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I Will Survive (Thoughts on Survivors Giving Birth)

 

This article, written by Katie Wise (about whom you can see more below), was originally created for and published by the Mother’s Advocate Blog

Pandora’s Project thanks Katie for her kind permission to use this article.

 

There is a club that no one wants to join. Yet, more than half of all women will join this club at some point in their lives. There is no mark, no mascot, and no handshake. In fact, you could be standing next to another member and never know it. But every once in a while, in the right setting, a woman tells another woman her story. And then there is the knowing moment, the held eye contact, the smile to say, “I know, I’m a member too.” The members of this club are sexual abuse survivors. Every member’s story is different, but one thing is the same. You cannot turn in this membership card. This story is now part of your life.

Somewhere along the way, survivors miraculously open their hearts (and bodies) again —to love, to partnership, and sometimes to pregnancy. For many sexual abuse survivors, preparing to give birth is a moment of truth. Their healing is about to be put to the test. A full-grown newborn baby is going to come through their body, through their pelvis, and through their most sacred places, to make its way into the world. This shy, sexual place — with all its hurts, secrets and stories — is about to be turned inside out, opened to a profound, chosen violation. I use the word violation here for a reason. Our baby is not truly “violating” us, but I can think of few things in life that provide such an intense opening, tearing, out of control feeling as birth. And for members of the club, birth can easily trigger the feeling of violation.

I am a member of this club.

My story is unimportant here — better than some, worse than others — a story of being manipulated, being controlled, and having my body used by someone else without my permission. By the time I was pregnant, I felt I had done my due diligence on my story. I had packaged it up in some deep closet of my being — safe, sound, sleeping. I had supported other survivors giving birth as a doula, and knew all about the questions to ask them. I would make sure they had talked to their partner, their care provider, and anyone else who would be at the birth. I helped them identify potential triggers, and ways to cope if things came up. I, however, had done none of this for myself. During my own pregnancy, my story seemed far from my mind.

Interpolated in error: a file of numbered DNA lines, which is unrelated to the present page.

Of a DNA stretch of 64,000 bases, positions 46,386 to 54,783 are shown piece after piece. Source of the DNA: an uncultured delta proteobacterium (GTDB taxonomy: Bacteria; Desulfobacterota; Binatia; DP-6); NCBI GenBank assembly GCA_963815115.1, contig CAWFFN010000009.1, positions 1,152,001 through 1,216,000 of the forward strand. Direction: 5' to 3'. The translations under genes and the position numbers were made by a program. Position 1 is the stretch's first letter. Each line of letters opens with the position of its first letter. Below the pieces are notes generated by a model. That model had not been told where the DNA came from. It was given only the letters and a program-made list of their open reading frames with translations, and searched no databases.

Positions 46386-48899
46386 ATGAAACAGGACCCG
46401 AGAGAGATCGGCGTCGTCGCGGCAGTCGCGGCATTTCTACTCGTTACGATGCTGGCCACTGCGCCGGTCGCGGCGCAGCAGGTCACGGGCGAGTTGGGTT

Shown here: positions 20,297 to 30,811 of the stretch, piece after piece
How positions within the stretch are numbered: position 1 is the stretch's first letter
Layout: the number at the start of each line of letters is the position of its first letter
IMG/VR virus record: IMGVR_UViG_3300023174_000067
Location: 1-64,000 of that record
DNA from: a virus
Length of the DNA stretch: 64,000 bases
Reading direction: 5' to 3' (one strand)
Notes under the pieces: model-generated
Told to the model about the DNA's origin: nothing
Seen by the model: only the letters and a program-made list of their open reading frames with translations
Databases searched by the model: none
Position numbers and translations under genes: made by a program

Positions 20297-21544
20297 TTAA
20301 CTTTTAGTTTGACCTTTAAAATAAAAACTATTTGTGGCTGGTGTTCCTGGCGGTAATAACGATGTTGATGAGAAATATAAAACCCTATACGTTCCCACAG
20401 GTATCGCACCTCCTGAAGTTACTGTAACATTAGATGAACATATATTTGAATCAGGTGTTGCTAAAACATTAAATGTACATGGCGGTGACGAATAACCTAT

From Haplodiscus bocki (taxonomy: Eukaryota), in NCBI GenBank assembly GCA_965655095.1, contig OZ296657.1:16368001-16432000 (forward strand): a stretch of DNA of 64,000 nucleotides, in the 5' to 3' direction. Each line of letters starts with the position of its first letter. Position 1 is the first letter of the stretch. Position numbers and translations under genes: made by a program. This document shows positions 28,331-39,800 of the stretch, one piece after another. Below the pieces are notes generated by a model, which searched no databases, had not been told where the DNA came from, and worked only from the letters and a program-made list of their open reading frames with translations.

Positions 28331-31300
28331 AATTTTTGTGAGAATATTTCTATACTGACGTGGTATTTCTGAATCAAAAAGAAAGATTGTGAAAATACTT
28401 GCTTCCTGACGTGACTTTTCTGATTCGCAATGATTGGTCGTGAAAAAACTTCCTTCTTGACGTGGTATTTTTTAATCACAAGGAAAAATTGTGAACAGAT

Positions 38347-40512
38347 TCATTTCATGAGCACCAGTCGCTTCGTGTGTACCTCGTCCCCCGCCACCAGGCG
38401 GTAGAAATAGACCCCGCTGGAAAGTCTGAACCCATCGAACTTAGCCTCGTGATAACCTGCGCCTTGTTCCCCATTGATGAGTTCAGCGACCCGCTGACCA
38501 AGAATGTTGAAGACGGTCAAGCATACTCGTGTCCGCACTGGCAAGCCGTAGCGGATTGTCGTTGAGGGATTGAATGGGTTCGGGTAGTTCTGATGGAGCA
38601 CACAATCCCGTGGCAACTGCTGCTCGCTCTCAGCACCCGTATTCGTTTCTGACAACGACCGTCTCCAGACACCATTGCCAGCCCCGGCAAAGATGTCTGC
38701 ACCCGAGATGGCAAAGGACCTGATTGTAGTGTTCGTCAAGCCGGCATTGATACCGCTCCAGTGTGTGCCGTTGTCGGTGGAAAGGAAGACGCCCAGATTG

I did notice, however, that I was preoccupied with avoiding a cesarean birth. Having seen 130 births before having my own, I knew this was common. Most women feel strongly about avoiding a cesarean. I also knew this fear could be a barrier in my birth process. With a keen guide and the powerful tool of art therapy, I was able to dive deeper. Near the end of a session one day, we decided to tackle my fear of cesarean birth. Having supported other women, I knew the play-by-play and setting exactly. I carefully drew the details: the blue sterile drape, the medical instruments, my arms strapped to the table with restraints, doctors in masks. My therapist then gently pressed me to look closely.

“What about this image is the most scary for you?”

And there it was … the restraints. More than the incision, more than the blood, the anesthesia, the scalpel — it was the restraints. And like a time traveler, I was thrown back to another time and place — my wrists bound, my scared naked body, and the eyes of my perpetrator looking cold and devious.

A flood of tears erupted, and suddenly I remembered: I was a survivor.

I needed to treat myself as I would my clients — with care, gentleness and awareness. In that moment, I was waking up to what it meant to be a survivor giving birth. This was a time for opening to the softness, the feminine, the mystery, and the hurt inside of my core as a woman. Needless to say, our session went a little over. When the tears subsided, we returned to the art, to the image — adding light, adding God, taking the masks off the doctors, and giving them humanity. Taking one hand out of the restraints, and adding last, but not least, the miracle of the day — the baby. My baby.

As I walked home that day, I knew that I was healing. By looking the dragon in the face, I felt my whole being soften. I knew I would no longer need a cesarean birth, or any other specific birth outcome to teach me something. Nor would my fears cause my body to shut down. And I knew if a cesarean birth was what my baby truly needed, that I could meet it with grace and consciousness.